Trump Indicates He's Serious About 2012 Run

Trump Indicates He's Serious About 2012 Run

By Scott Conroy - February 10, 2011

Business magnate and television personality Donald Trump told a fervent -- albeit heavily divided -- CPAC crowd on Thursday that he would decide by June whether he would run for president.

As he took the stage in front of a packed house in the main ballroom at the annual conference attended by conservative activists, someone in the crowd shouted, "You're hired!" -- a variation on Trump's catch phrase from his reality television show, "The Apprentice."

Trump's speech was heavy on his characteristic bombast. He boasted that he had made billions of dollars and had attended the best business school in the country and said that he had come out "very, very victoriously" in the many battles he had waged in his life.

"Steve Forbes stated that I was one of the greatest entrepreneurs in the history of free trade," Trump said.

Trump was eager to emphasize that he was serious about his presidential ambitions, telling the crowd that he would prefer to remain in the business world but did not yet see another suitable candidate rising to the challenges facing the country.

"The United States has become a whipping post for the rest of the world," Trump said. "The world is treating us without respect. They are not treating us properly. America today is missing quality leadership, and foreign countries are quickly realizing this."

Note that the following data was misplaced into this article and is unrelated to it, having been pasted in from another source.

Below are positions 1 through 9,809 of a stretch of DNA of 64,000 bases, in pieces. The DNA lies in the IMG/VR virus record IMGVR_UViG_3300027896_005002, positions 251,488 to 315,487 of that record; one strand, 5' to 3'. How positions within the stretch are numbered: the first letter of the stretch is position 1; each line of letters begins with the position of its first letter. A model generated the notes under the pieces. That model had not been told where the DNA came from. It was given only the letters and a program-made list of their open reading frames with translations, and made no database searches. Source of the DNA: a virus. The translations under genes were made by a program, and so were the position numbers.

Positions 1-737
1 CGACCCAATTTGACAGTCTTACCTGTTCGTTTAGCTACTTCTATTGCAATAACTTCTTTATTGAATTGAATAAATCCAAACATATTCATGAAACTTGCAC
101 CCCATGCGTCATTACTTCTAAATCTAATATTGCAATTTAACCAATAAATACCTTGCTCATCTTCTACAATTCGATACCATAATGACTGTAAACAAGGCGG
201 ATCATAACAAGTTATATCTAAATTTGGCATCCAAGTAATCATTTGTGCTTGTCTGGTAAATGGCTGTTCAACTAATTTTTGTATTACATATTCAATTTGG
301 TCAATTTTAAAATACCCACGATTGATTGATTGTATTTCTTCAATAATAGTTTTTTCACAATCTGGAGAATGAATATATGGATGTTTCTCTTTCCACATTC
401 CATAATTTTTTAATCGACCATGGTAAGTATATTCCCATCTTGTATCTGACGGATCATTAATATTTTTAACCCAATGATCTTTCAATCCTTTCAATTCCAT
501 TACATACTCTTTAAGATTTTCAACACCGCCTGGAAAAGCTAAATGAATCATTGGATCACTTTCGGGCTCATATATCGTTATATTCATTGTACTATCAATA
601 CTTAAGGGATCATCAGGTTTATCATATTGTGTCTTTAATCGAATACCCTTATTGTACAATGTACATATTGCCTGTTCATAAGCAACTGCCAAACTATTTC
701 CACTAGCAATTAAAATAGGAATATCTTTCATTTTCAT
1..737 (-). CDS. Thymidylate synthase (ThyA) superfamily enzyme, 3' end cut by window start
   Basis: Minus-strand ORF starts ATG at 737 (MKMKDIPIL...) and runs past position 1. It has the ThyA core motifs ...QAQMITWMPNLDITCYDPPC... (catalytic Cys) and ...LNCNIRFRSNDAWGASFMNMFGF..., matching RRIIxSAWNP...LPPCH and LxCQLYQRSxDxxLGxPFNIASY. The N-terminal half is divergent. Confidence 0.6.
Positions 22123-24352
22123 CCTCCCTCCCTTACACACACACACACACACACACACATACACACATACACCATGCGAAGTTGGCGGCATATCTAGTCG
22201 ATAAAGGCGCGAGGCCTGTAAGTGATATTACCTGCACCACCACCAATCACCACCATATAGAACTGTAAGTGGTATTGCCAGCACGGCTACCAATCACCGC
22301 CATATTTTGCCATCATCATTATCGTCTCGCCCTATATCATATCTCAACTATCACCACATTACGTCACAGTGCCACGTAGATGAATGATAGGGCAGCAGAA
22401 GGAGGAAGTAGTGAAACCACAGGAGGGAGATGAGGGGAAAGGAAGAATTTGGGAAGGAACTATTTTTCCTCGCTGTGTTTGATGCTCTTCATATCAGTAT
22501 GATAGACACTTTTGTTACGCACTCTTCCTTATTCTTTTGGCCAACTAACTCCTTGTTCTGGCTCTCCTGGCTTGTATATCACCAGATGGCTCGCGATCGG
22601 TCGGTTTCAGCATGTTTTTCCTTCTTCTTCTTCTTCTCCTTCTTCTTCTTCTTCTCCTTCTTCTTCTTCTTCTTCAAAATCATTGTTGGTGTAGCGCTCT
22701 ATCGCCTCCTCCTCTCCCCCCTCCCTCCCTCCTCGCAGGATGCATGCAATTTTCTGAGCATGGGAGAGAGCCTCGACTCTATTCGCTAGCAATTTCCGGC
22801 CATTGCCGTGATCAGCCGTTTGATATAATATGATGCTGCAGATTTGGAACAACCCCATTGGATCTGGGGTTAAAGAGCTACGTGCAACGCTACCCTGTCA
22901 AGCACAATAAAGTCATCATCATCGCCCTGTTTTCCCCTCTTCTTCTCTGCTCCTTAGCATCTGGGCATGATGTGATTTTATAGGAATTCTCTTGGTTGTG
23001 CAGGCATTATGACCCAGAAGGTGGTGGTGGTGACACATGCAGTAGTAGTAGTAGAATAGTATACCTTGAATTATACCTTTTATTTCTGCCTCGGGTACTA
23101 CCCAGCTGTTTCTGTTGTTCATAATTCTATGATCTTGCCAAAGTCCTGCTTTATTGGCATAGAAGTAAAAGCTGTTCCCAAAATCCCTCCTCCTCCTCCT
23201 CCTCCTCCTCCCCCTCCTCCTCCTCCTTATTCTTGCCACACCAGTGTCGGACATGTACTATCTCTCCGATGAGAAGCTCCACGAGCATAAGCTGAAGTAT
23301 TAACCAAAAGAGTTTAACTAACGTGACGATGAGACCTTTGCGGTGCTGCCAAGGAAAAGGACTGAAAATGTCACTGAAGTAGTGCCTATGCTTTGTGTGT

Trump laced his speech with heavy criticisms of President Obama and declared himself to be pro-life, against gun control and an opponent of the health care reform law. He said that Obama "came out of nowhere" and seemed to question the president's documented personal history, claiming that people who went to school with Obama "never saw him. They don't even know who he is."

On foreign policy, Trump sounded particularly skeptical of the intentions of China and the OPEC nations and said that if he had "an admiral and a couple good ships" to deal with Somali pirates, he would "blast them out of the water so fast."

Trump's speech was interrupted at least twice by some of the legions of supporters of Rep. Ron Paul (R-Texas), who form a sizable presence at CPAC.

"By the way, Ron Paul cannot get elected, I'm sorry," Trump said after the second eruption, drawing a few shouts of "Fascist!" from the crowd.

Scott Conroy is a national political reporter for RealClearPolitics. He can be reached at Follow him on Twitter @RealClearScott.

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